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Gulf Coast eyes tourism boost

ORANGE BEACH, (AP) — The Gulf Coast’s tourism industry is betting on red snapper to survive the winter.

In an unusual move, the federal government is allowing fall fishing of the popular schooling snapper, a favorite for anglers who missed nearly an entire summer of saltwater fishing because of the BP oil spill.

Enthusiasts typically flock to the Gulf to catch red snapper during the summer, and the fish is off limits later in the year. But the National Oceanic and Atmospheric Administration announced Tuesday it was allowing snapper fishing over eight three-day weekends beginning Oct. 1.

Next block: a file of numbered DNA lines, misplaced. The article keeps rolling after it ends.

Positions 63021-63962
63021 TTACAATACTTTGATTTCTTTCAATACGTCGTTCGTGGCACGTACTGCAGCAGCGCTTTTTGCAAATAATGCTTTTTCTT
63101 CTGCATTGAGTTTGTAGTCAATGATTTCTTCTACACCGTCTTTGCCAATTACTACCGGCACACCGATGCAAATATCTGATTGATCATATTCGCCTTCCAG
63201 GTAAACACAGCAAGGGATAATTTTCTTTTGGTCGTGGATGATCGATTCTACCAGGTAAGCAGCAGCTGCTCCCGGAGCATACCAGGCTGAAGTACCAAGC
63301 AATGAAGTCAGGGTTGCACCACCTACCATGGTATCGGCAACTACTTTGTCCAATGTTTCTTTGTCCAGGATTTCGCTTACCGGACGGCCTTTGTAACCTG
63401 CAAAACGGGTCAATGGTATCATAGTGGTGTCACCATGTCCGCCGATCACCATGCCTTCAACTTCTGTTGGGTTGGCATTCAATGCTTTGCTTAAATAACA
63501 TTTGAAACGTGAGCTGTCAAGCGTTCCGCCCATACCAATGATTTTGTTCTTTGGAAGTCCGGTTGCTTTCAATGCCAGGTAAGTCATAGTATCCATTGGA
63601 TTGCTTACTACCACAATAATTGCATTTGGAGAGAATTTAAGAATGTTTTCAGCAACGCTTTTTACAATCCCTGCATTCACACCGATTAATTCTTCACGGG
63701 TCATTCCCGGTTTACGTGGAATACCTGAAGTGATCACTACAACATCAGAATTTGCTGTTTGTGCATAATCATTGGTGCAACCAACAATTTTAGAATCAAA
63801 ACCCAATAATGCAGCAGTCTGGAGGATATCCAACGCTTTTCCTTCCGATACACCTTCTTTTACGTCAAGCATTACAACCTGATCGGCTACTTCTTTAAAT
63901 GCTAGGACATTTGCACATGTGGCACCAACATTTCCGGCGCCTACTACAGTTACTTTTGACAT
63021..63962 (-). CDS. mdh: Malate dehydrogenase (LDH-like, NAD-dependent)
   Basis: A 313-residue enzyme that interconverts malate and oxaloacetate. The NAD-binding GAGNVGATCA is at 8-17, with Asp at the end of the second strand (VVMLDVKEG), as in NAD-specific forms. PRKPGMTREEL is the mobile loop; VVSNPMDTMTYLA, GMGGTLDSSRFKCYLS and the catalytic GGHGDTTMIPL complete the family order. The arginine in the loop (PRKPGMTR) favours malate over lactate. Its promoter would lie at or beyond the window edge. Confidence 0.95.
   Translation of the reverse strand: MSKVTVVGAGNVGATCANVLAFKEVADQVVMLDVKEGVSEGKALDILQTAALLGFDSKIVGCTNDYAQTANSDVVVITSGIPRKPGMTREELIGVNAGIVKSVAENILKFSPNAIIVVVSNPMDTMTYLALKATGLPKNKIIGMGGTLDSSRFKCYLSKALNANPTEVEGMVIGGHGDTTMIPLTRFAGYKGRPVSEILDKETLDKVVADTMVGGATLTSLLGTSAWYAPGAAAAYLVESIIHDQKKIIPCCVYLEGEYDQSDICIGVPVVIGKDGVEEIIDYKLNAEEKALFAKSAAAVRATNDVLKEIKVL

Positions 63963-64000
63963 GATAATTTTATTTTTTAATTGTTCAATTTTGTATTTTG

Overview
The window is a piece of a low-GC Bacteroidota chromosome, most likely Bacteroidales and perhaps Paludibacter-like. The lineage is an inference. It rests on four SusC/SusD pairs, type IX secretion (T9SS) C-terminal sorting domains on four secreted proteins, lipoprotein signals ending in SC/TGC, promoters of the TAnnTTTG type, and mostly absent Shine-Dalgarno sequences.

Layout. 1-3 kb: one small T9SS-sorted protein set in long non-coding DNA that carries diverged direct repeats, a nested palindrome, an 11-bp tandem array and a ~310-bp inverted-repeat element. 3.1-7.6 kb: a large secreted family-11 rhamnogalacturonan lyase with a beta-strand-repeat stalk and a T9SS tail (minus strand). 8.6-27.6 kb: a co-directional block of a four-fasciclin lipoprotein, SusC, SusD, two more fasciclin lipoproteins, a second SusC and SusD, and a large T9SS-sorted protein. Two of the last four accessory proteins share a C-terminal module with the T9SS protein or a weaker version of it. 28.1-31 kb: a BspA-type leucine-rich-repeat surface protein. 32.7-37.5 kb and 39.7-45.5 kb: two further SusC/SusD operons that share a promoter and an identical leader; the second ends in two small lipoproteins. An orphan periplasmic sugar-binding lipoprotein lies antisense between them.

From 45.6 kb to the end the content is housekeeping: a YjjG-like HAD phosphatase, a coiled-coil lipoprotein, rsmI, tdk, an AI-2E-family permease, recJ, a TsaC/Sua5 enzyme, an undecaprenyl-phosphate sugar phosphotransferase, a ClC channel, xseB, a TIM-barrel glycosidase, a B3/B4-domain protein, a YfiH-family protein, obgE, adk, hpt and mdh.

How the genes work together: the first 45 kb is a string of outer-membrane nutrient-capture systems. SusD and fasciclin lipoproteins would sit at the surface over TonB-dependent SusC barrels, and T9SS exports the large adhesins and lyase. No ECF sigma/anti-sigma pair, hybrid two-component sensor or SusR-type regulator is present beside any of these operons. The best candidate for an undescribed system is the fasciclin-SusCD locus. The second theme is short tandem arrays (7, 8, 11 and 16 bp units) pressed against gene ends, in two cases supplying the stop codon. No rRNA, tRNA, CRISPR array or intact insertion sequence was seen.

In coastal areas hardest-hit by the oil, the special season is more about tourism dollars than seafood.

Tackle shops, restaurants, hotels and stores that suffered steep declines in revenue because of the Gulf of Mexico gusher are hoping for a big boost headed into what is historically the slowest season of the year.

“It’s not going to save the summer, but it’s certainly going to help put cash in the drawers and get people through the winter,” said Mike Foster, a spokesman for the Alabama Gulf Coast Convention and Visitors Bureau.

Danny Pitalo’s small tackle shop in Biloxi, Miss., depends heavily on coastal visitors for business, and he said the fall snapper season could help keep him going.